I remember camping there as a cub scout back in the day and both Nick and myself have enjoyed many a afternoon there over the years with our families.

The High Street must be one of the prettiest in the county and dates back to Roman times. The shape we see now certainly hasn't changed much for over 500 years, our office itself is part of one of the 25 old coaching inns the town has seen over the years!

With well over 100 shops including some well known names and some boutique locally owned ones, the High Street also has some great pubs, bars and restaurants. The Chequers is probably the most popular, most people we know rate it as the best pub in town, with newer bars like Harrys Bar, Bar Zero and the Blue Boar, also very sought after, growing venues on friday and saturday nights.

There are too many great restaurants to name, suffice to say you don't need to travel out of Billericay to have a fantastic night out and there's a taxi rank by the station to get you home if you want to leave the car on the drive.

Waitrose is our local main supermarket with there also a very good Co-op over on Queens Park. Smaller supermarkets over in South Green, Sunnymede and along Stock Road also provide a super local service in their areas.

Billericay Christmas Market is a very popular annual event which sees the High Street completely shut to traffic for the day and then filled with stalls selling anything and everything Christmasy!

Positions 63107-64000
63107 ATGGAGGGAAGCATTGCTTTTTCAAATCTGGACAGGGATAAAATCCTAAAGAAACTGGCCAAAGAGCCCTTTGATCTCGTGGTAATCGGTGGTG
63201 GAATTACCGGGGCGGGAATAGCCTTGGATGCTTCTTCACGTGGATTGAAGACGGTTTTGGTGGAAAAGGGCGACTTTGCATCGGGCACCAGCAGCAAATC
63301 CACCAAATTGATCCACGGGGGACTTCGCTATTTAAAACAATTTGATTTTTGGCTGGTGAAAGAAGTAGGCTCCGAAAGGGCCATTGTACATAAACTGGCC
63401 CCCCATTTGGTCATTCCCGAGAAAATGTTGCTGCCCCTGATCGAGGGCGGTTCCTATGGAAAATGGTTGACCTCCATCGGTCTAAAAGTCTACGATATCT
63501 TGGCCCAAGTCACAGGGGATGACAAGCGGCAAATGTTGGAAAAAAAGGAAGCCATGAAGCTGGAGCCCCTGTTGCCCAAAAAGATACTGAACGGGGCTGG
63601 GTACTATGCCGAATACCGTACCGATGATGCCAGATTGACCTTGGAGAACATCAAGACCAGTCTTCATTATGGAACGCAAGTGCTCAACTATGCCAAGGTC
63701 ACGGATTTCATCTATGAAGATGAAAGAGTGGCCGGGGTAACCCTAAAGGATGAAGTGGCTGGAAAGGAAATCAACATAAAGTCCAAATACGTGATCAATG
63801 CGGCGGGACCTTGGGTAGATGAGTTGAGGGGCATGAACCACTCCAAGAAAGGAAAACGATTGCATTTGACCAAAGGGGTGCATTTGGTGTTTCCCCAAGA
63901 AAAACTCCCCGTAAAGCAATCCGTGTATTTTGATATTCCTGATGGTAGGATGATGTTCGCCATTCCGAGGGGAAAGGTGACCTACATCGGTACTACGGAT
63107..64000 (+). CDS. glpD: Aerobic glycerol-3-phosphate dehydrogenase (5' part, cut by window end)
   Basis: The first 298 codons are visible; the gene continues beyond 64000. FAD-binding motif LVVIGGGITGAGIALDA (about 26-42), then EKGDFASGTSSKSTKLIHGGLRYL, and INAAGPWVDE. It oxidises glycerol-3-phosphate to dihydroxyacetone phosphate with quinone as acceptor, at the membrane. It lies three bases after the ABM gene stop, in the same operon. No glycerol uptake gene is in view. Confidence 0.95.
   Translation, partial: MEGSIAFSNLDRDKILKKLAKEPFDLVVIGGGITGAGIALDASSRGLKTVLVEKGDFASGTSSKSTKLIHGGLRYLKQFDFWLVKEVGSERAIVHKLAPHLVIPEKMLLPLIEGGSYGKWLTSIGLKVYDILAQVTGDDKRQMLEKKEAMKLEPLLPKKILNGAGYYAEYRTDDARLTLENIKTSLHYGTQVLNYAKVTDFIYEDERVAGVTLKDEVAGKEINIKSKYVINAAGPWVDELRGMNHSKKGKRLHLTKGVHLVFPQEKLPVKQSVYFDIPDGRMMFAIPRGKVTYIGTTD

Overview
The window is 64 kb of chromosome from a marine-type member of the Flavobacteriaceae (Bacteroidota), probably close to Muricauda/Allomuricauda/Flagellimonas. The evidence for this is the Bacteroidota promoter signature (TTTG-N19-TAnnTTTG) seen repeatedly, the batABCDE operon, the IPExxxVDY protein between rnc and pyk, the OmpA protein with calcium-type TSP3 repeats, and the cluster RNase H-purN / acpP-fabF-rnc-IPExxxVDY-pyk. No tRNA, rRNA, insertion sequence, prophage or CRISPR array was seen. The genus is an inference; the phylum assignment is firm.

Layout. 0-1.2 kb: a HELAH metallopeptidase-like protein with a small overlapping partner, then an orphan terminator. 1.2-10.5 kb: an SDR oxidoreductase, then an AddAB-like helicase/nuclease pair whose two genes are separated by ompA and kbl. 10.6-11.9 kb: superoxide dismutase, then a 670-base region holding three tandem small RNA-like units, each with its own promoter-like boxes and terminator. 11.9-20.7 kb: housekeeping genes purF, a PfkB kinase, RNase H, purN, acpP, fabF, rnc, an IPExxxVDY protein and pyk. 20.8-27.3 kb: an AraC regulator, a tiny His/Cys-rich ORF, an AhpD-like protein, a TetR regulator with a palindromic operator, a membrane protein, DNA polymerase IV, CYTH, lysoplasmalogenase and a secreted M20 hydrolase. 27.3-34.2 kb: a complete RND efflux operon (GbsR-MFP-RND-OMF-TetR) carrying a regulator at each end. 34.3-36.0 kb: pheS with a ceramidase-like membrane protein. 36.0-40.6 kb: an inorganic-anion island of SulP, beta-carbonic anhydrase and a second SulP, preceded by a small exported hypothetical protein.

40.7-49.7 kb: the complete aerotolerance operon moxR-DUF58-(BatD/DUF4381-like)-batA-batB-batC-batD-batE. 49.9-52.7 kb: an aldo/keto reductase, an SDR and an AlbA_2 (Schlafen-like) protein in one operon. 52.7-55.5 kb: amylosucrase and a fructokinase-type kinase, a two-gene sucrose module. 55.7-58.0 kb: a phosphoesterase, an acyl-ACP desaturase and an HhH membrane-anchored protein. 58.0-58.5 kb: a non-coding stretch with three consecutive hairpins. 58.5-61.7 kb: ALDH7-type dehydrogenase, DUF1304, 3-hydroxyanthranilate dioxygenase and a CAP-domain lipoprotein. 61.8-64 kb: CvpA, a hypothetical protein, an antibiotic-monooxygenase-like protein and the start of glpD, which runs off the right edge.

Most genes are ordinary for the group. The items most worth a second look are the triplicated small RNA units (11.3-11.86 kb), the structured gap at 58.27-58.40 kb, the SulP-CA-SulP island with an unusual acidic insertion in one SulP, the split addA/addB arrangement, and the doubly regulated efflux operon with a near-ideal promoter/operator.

All the local schools, both Primary and Secondary have good OFSTED reports and there is a good choice of both State and Private. Please feel free to contact our office for more details although the OFSTED website is the ideal first port of call of course.


Billericay has an facinating history, much of which can be researched in our local museum, the Cater Museum on the High Street.

Billericay was first recorded as Byllerica in 1291 with notable events including a Peasants Revolt ending up in Norsey Woods in 1381 and some of Billericay residents, including Christopher Martin, the ship's victualler, sailing with the Pilgrim Fathers to the 'New World' of America on the Mayflower in 1620 - hence the many representartions of the Mayflower ship in numerous local businesses and the Mayflower High School.

In 1916 Billericay became famous as a result of a Zeppelin airship crashing in flames on the outskirts of the town, down what is now Greens Farm Lane.

A union workhouse was built in 1840 which later, together with additional later built buildings, became St. Andrew's Hospital in the 1930s. The regional plastic surgery and rehabilitation unit was opened here the same year I moved to Billericay, 1973. Many a local will still refer the estate there now to me, as 'one of the houses on the old Burns Unit', although it is in fact Stockfield Manor now.
Only the original workhouse building, including the chapel, and the main gatehouse, now survive, converted now into Grey Lady Place, a residential development of luxury apartments.

The railway came in 1889 and opened up opportunities for landowners to sell plots to Londoners looking to move out of 'The Smoke' into a cleaner rural environment. Both myself and Nick have sold many an old 'plot land' home over the years for redevelopment. A few still remain on the edge of Norsey Woods down Break Egg Hill.

With the housing shortage created by the war time bombing of London, pressure to build was great and the new town of Basildon was given the green light. The 'Green Belt' stopped expansion and the blurring of Basildon and Billericay, hence why lot of the Billericay housing estates were built on abandoned farmland around the town centre and Great Burstead/South Green, where permission was more easily granted.
Floor Plan